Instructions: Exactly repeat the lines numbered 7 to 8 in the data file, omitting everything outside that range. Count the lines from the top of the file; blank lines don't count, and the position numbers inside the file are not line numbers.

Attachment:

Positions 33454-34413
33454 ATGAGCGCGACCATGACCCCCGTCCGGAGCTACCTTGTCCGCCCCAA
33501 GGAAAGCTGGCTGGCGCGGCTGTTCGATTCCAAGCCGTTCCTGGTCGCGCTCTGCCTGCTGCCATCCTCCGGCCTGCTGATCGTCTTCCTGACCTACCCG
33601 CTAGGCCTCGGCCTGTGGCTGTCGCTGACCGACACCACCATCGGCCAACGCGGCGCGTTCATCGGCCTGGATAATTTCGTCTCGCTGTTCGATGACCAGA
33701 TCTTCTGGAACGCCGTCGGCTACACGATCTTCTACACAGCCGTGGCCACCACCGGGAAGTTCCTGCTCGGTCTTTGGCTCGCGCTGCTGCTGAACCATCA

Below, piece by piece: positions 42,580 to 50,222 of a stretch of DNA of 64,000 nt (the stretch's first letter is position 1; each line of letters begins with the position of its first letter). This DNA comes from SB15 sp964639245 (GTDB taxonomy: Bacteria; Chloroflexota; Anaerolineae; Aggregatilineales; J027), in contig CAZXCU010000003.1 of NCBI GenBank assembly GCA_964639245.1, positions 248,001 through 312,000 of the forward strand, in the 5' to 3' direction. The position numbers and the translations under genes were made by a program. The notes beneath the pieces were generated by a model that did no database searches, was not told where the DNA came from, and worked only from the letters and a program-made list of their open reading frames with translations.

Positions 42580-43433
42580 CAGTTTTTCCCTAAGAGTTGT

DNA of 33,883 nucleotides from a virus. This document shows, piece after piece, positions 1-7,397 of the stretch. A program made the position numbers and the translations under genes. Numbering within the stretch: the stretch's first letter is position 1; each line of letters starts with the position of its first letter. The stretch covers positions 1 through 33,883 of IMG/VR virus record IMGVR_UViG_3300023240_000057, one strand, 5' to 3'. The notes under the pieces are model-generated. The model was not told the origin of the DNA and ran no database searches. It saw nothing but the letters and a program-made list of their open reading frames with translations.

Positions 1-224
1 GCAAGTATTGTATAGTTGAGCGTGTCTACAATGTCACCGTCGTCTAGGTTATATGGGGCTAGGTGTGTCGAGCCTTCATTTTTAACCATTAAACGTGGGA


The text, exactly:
Positions 42580-43433
42580 CAGTTTTTCCCTAAGAGTTGT